I don't write on this too often because 1) I'm busy doing kids and daily life and 2) I'm busy writing about kids and daily life and 3) I don't want to spend too much time on controversial issues. However, this is something that is highly important to me, particularly since I've personally run into a similar issue and been unable to really achieve results on my own (sans lawyer). So I do think that this is a great step forward, and I applaud these lawyers for not only assisting the women who come to them, but actively searching out women who need their help standing up to the sometimes-insane obstetric medical community.

Disclaimer: I do not agree with everything these attorneys stand for - far from it! However, I have thought for years that it is odd that feminist groups have not taken up the banner for women's rights in birth, and I am glad to see a step in this direction.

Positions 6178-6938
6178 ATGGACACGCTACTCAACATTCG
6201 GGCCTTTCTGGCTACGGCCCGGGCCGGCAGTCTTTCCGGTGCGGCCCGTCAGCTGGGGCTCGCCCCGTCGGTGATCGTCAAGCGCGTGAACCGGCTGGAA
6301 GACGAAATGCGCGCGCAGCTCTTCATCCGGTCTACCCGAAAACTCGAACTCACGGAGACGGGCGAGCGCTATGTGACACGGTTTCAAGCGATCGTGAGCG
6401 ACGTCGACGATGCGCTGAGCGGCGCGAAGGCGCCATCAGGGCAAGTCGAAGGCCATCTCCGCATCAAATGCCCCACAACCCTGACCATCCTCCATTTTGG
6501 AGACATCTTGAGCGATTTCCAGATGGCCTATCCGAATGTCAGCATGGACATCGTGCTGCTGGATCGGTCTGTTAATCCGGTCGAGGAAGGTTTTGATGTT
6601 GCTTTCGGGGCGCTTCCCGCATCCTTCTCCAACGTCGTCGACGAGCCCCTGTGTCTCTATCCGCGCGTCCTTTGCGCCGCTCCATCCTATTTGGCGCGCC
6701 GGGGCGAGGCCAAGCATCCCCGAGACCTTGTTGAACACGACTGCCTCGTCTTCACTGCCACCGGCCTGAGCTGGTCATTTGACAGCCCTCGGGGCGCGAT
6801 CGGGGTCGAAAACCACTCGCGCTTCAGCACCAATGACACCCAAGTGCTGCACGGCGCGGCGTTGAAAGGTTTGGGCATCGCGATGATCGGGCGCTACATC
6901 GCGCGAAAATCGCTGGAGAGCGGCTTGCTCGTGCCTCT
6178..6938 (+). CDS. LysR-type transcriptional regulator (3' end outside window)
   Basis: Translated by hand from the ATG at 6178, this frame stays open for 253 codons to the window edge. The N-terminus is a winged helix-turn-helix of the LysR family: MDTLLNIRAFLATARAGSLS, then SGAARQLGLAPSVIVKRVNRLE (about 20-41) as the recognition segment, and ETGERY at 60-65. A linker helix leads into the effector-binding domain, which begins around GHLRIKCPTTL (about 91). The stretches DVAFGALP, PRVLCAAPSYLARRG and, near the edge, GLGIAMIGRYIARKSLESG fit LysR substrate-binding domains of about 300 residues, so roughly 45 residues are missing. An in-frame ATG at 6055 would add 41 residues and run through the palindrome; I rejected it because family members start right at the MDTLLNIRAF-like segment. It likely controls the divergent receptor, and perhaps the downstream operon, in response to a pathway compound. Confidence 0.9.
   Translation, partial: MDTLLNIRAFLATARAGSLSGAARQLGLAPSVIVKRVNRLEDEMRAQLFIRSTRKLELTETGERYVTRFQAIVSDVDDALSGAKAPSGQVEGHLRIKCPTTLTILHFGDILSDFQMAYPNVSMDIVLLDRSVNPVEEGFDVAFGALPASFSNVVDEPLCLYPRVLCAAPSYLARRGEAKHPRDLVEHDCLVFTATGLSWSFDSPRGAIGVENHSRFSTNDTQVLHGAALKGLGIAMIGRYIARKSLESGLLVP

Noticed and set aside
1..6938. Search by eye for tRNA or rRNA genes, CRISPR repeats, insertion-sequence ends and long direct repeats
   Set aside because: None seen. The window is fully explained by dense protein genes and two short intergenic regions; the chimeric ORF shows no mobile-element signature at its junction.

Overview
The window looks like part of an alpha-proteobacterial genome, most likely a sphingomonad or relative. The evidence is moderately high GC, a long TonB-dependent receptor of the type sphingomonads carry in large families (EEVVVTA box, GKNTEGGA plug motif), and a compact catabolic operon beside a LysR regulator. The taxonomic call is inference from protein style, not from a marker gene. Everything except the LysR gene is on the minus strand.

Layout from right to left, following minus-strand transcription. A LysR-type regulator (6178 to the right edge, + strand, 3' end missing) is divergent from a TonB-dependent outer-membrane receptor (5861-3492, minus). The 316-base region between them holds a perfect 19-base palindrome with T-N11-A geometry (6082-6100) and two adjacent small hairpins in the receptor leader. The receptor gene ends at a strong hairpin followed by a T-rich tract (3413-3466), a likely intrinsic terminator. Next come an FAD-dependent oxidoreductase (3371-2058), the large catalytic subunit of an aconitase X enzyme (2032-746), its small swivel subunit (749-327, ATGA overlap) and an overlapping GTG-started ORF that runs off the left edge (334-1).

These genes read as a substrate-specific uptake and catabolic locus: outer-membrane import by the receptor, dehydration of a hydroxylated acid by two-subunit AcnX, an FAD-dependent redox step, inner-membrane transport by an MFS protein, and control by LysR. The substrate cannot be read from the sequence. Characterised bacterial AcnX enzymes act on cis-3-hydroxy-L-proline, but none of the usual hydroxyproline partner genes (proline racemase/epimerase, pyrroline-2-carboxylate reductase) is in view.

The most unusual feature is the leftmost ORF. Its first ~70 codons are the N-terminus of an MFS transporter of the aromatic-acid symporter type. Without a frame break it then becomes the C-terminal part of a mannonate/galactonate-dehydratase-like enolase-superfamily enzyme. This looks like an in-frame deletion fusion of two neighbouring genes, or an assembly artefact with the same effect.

Attorneys responding to VBAC bans in hospitals

You should read the entire post, but here is some of the meat of the text:

I’m a lawyer with the Northwest Women’s Law Center in Seattle. I’m investigating possible legal responses to bans on vaginal birth after cesarean at hospitals in the northwest states Alaska, Idaho, Montana, Washington and Oregon. If you are currently pregnant and want to have a VBAC, but are facing a hospital policy that would require you to have a c-section regardless of whether you want it and regardless of whether it is actually medically necessary, and you are willing to consider working with a lawyer on this, we’d like to talk with you. Please respond to
vbacbanhelp at ican-online dot org.
Makes me wish I lived in one of those states! :) But at least I can help get the information out there. Please, if you care about this issue at all, spread the word!

Toddler development (and good friends!)